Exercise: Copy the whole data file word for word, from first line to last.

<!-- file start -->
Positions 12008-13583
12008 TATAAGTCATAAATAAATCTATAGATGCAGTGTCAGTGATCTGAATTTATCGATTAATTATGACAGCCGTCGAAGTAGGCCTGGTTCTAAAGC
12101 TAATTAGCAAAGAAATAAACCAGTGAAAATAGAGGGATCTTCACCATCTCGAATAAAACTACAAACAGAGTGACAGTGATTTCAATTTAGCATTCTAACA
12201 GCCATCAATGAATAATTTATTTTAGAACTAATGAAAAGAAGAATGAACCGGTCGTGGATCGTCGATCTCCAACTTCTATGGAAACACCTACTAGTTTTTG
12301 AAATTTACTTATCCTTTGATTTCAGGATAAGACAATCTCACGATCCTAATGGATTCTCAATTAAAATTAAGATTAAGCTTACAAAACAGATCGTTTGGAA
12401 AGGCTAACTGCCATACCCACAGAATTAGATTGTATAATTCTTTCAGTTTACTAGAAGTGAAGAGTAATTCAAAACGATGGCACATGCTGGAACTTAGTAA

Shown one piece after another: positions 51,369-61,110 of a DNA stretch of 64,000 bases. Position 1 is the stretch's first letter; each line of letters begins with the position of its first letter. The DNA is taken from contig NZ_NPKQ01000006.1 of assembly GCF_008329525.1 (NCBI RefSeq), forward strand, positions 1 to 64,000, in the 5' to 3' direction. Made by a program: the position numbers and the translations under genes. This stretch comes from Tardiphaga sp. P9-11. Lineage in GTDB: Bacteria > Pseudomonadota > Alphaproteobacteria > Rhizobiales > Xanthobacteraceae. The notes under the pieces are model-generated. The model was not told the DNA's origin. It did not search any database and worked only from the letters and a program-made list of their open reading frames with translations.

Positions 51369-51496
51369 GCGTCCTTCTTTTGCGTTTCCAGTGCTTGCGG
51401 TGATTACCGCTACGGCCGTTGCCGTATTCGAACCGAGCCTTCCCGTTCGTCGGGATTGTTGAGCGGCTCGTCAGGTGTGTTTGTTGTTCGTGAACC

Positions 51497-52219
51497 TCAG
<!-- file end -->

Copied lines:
Positions 12008-13583
12008 TATAAGTCATAAATAAATCTATAGATGCAGTGTCAGTGATCTGAATTTATCGATTAATTATGACAGCCGTCGAAGTAGGCCTGGTTCTAAAGC
12101 TAATTAGCAAAGAAATAAACCAGTGAAAATAGAGGGATCTTCACCATCTCGAATAAAACTACAAACAGAGTGACAGTGATTTCAATTTAGCATTCTAACA
12201 GCCATCAATGAATAATTTATTTTAGAACTAATGAAAAGAAGAATGAACCGGTCGTGGATCGTCGATCTCCAACTTCTATGGAAACACCTACTAGTTTTTG
12301 AAATTTACTTATCCTTTGATTTCAGGATAAGACAATCTCACGATCCTAATGGATTCTCAATTAAAATTAAGATTAAGCTTACAAAACAGATCGTTTGGAA
12401 AGGCTAACTGCCATACCCACAGAATTAGATTGTATAATTCTTTCAGTTTACTAGAAGTGAAGAGTAATTCAAAACGATGGCACATGCTGGAACTTAGTAA

Shown one piece after another: positions 51,369-61,110 of a DNA stretch of 64,000 bases. Position 1 is the stretch's first letter; each line of letters begins with the position of its first letter. The DNA is taken from contig NZ_NPKQ01000006.1 of assembly GCF_008329525.1 (NCBI RefSeq), forward strand, positions 1 to 64,000, in the 5' to 3' direction. Made by a program: the position numbers and the translations under genes. This stretch comes from Tardiphaga sp. P9-11. Lineage in GTDB: Bacteria > Pseudomonadota > Alphaproteobacteria > Rhizobiales > Xanthobacteraceae. The notes under the pieces are model-generated. The model was not told the DNA's origin. It did not search any database and worked only from the letters and a program-made list of their open reading frames with translations.

Positions 51369-51496
51369 GCGTCCTTCTTTTGCGTTTCCAGTGCTTGCGG
51401 TGATTACCGCTACGGCCGTTGCCGTATTCGAACCGAGCCTTCCCGTTCGTCGGGATTGTTGAGCGGCTCGTCAGGTGTGTTTGTTGTTCGTGAACC

Positions 51497-52219
51497 TCAG